practice of shooting at homeless dogs was both pointlessly cruel and
counterproductive, as was the previous government practice of
poisoning dogs.
EWCP program founder Claudio Sillero contended that shooting
homeless dogs was often necessary not only to prevent rabies, but
also because the dogs might hybridize with the wolves. Hybridization
did happen on one known occasion, when the wolf population was near
the lowest level on record.
Legese pointed out that shots fired at one dog scare all of
the dogs into the bush, toward the wolves. Otherwise the dogs stay
close to the peripheral villages.
Legese argued that the sterilization and vaccination services
offered to pet and working dogs should be extended to the homeless
dogs, as is done successfully in many parts of India, Costa Rica,
and other places with similar issues.
After ANIMAL PEOPLE published Legese’s guest essay “The dogs
of Bale” in May 2001, ANIMAL PEOPLE publisher Kim Bartlett helped
Legese and Kifle to form HAPS, to seek funding to sterilize and
vaccinate homeless dogs on their own, and arranged for them to take
advantage of training opportunities at the Dogs Trust in London, the
2002 International Companion Animal Welfare Conference, and the All
Africa Humane Education Summit in September 2003. All of this was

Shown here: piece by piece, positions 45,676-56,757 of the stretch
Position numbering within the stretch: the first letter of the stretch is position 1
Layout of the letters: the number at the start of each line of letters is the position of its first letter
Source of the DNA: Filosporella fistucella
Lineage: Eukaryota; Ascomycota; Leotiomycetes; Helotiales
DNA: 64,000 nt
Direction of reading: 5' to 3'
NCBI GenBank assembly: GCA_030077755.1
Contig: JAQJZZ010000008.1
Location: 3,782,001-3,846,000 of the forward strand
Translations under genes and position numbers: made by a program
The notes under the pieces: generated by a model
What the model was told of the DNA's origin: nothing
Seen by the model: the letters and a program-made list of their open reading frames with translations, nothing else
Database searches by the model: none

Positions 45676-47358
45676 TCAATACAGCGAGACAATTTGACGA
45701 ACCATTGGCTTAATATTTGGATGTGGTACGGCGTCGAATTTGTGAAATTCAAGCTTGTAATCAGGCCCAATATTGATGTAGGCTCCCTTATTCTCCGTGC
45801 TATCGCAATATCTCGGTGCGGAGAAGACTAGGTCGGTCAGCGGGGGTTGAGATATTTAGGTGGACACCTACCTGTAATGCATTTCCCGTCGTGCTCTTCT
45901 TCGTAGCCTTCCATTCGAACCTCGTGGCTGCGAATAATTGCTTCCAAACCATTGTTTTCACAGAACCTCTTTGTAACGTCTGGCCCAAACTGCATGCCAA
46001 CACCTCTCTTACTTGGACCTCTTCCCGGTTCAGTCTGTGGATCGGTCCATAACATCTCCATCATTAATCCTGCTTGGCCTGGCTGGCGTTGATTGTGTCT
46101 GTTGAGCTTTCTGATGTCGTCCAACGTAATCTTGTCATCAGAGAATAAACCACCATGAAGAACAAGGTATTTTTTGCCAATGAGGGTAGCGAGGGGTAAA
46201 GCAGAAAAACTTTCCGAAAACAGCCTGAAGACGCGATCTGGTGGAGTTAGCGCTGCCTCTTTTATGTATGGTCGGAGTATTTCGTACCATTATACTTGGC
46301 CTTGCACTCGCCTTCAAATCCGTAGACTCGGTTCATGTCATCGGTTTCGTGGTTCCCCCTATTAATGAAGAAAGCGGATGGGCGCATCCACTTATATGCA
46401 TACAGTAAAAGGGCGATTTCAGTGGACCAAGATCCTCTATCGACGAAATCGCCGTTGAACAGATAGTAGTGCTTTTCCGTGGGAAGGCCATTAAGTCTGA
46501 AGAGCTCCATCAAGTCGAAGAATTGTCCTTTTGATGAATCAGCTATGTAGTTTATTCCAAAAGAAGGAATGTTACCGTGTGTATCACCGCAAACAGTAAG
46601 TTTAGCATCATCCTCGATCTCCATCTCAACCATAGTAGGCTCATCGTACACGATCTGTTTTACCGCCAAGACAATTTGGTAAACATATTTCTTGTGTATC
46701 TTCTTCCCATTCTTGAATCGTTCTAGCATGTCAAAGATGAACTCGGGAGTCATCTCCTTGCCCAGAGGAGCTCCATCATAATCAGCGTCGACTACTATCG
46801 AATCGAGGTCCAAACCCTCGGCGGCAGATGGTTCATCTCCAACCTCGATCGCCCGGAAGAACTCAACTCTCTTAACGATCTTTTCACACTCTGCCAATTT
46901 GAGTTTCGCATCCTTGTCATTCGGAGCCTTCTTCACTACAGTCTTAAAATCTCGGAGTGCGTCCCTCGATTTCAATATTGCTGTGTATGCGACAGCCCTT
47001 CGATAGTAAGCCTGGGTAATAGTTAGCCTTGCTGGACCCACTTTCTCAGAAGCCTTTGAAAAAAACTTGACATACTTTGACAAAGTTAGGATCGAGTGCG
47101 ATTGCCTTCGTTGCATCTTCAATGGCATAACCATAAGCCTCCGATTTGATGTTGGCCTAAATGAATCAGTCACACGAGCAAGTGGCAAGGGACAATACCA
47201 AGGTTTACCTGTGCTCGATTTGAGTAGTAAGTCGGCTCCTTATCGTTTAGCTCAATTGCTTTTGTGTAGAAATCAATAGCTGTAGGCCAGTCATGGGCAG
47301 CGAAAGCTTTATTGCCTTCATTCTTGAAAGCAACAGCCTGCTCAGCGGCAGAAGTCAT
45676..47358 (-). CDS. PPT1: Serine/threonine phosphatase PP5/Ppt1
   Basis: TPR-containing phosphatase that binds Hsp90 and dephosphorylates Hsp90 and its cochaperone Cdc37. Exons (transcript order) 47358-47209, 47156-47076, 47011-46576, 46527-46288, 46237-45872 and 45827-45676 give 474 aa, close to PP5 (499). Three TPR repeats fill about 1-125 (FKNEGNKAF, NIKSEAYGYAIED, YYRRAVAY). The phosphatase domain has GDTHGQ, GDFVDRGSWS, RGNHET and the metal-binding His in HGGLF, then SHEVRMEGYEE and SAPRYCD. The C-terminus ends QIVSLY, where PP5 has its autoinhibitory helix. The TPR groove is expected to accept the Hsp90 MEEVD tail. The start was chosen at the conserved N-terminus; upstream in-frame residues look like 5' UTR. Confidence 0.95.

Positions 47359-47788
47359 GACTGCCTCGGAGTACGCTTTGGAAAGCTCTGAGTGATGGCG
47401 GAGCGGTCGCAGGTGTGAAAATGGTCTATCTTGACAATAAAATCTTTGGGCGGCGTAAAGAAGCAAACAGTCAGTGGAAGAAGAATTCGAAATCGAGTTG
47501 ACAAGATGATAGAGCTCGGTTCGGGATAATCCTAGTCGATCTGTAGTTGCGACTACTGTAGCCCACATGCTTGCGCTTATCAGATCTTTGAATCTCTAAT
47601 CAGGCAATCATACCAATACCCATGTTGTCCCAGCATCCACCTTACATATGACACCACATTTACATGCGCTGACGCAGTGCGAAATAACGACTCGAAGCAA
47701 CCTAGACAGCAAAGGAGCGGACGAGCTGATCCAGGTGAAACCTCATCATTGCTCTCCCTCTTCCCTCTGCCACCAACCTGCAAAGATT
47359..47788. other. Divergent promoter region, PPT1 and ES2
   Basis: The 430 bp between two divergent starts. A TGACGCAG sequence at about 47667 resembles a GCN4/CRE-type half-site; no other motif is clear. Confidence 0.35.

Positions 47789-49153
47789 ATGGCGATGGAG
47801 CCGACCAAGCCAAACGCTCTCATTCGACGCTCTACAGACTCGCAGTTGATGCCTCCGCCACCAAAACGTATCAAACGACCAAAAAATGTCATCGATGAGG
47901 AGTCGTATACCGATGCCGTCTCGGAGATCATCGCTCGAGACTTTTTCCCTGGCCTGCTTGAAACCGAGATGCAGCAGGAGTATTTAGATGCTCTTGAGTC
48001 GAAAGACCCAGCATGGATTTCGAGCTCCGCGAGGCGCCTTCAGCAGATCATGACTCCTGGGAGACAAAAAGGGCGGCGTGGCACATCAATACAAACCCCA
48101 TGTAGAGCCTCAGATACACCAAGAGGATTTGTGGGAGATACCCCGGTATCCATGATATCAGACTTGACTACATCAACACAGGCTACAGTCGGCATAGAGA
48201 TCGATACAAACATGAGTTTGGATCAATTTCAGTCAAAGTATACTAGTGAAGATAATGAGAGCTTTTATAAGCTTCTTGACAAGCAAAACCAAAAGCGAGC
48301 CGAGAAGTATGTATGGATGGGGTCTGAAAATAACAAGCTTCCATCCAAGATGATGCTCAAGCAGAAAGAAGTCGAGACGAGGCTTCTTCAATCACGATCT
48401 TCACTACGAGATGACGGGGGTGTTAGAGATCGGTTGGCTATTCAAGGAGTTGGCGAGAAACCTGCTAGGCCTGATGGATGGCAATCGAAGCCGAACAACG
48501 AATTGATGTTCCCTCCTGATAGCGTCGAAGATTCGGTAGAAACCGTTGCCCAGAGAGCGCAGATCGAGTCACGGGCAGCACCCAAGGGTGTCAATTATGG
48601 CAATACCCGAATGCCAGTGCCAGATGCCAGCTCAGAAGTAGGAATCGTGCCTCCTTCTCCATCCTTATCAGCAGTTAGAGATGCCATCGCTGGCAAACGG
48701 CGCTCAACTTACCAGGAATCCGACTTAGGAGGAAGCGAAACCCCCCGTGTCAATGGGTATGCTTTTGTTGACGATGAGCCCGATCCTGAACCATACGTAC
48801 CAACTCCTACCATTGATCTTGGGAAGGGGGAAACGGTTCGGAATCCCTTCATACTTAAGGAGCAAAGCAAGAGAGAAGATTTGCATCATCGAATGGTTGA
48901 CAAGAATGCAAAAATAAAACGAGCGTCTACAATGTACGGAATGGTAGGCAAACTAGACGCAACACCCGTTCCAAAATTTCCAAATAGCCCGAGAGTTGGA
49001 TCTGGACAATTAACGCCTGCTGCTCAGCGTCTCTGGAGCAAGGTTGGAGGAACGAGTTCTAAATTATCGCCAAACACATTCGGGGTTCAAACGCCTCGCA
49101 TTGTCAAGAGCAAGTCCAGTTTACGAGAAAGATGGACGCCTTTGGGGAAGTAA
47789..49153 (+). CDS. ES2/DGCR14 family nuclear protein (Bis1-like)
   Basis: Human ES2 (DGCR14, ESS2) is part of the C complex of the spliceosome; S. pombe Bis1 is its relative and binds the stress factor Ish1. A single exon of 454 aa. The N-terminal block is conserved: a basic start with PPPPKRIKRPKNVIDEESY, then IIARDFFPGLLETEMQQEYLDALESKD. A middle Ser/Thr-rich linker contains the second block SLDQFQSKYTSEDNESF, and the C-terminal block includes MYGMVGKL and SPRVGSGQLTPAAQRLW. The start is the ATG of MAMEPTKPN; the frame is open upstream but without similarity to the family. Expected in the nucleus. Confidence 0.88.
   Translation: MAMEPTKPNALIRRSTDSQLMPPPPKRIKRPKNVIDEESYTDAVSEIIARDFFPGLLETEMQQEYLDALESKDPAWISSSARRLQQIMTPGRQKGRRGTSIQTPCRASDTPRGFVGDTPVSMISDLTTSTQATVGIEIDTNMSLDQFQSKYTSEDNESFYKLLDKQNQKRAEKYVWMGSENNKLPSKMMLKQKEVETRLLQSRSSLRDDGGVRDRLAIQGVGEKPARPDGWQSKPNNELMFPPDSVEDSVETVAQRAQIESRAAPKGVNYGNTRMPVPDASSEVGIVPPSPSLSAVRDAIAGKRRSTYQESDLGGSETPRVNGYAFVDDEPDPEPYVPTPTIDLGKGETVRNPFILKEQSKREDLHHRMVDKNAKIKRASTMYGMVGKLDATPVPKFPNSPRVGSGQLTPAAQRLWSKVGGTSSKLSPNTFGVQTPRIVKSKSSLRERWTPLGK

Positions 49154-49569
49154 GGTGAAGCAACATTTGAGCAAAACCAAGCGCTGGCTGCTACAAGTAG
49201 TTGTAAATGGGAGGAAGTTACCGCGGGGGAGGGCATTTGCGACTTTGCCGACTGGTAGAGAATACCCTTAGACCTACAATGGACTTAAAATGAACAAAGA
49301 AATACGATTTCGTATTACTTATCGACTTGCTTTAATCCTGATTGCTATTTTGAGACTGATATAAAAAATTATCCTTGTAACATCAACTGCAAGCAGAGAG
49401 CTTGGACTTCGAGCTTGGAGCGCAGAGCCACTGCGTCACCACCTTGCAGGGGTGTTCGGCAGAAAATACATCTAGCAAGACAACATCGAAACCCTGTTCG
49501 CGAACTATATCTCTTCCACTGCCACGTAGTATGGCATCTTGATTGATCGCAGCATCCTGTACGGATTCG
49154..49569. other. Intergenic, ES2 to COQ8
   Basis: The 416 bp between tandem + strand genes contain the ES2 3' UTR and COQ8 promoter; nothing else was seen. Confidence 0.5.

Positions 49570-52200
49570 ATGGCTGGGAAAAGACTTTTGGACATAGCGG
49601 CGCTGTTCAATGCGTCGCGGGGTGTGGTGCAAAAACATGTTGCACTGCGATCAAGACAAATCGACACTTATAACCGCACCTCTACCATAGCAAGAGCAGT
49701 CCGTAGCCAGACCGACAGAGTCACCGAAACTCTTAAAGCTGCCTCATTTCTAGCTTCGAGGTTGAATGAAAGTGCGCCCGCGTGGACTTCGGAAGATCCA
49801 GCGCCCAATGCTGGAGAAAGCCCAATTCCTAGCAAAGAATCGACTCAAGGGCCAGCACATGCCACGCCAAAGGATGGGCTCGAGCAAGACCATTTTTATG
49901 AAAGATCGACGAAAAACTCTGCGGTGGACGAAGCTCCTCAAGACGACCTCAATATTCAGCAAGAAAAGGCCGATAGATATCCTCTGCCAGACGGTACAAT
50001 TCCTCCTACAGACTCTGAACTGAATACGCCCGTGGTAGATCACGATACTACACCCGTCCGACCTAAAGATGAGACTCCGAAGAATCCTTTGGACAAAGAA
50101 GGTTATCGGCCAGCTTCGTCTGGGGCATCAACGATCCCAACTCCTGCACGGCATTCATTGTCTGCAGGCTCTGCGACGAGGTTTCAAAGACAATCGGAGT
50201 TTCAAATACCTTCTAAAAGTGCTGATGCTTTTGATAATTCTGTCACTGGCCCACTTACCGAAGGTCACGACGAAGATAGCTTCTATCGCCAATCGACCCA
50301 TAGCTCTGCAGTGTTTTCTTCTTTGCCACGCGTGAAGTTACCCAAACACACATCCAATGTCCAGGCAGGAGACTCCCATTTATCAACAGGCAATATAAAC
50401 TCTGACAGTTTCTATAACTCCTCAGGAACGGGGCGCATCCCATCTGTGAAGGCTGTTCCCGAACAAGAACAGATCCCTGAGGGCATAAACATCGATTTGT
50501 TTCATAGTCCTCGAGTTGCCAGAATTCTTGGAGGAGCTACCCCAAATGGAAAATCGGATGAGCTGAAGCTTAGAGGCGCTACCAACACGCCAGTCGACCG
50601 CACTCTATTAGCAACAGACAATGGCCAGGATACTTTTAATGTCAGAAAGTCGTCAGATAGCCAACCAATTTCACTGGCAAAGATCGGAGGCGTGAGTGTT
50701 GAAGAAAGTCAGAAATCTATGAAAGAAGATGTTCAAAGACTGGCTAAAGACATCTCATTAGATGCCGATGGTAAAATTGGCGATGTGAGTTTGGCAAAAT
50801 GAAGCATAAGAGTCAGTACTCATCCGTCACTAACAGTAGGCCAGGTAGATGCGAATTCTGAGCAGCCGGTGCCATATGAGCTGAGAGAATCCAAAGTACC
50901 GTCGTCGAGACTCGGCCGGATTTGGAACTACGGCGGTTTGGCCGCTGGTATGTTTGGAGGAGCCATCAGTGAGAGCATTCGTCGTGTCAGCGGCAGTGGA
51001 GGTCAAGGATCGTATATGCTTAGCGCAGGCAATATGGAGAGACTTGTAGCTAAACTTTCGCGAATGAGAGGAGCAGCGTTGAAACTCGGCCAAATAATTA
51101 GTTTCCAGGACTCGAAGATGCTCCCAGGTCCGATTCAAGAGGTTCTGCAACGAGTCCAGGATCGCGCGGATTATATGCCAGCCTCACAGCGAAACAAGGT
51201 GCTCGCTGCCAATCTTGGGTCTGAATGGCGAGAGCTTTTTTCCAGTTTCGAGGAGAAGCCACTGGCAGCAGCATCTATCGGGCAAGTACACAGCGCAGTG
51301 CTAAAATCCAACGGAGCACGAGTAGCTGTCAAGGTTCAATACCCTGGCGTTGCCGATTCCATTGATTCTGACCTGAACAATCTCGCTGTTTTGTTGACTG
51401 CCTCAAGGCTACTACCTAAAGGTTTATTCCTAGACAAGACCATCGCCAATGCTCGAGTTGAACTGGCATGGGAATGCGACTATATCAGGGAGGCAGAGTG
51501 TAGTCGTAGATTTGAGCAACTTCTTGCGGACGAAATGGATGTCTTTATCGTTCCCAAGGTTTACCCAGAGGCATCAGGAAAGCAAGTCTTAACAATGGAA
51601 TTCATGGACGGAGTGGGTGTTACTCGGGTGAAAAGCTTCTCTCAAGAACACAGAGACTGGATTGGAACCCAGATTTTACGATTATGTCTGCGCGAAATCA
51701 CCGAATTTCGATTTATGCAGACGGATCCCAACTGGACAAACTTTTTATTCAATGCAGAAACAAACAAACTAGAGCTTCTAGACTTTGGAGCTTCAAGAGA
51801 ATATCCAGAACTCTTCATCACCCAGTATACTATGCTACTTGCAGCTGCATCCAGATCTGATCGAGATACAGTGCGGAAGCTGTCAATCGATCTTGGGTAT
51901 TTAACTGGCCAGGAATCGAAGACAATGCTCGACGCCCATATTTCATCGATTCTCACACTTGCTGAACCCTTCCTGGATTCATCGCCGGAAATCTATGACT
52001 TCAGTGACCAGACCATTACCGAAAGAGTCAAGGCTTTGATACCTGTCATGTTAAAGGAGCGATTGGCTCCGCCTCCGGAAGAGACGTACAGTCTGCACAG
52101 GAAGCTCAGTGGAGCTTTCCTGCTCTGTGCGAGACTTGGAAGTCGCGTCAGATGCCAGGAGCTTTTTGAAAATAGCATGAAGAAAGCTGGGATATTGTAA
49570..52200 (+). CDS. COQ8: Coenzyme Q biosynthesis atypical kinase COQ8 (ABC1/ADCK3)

done while Legese and Kifle were on unpaid vacation time.
Sillero moved to England in 2002 as conservation director for
the Born Free Foundation. He was succeeded in Ethiopia by Stuart
Williams. In July 2003 the EWCP ceased sterilizing and vaccinating
any dogs. Williams claimed then that there were no homeless dogs in
the Bale region.
In five years, according to the EWCP annual reports, it had
vaccinated 1,475 dogs total. In October 2003, however, the EWCP
would claim to have vaccinated between 2,000 and 2,500 dogs per year.
Kifle in August 2003 photographed an Ethiopian wolf with an
apparent bite wound to the back of her head, who was 25 miles
outside any known wolf habitat and acting strangely. Believing the
wolf to be rabid, Kifle reported the incident to her superiors.
Kifle and Legese in late September 2003 told ANIMAL PEOPLE of
the incident and expressed worry that nothing was being done to
arrest a rabies outbreak which appeared among dogs and livestock
several weeks after Kifle saw the suspect wolf.
The EWCP and Ethiopian Wildlife Conservation Organization
acknowledged the rabies outbreak in mid-October 2003. As well as
introducing oral vaccination of the endangered wolves, they
recommended a resumption of shooting homeless dogs.
ANIMAL PEOPLE in November 2003 published Kifle’s photo of the
probably rabid wolf, plus one of a series of photos obtained by
Legese of officials shooting at dogs as they fled into the Bale
Mountains National Park interior.
Radio Ethiopia sent a team to the park a few weeks later,
affirming the same essentials.
Legese and Kifle, with numerous dependents, were paid $285 per month.
Still working to improve the lot of homeless dogs, they may
be contacted c/o <>.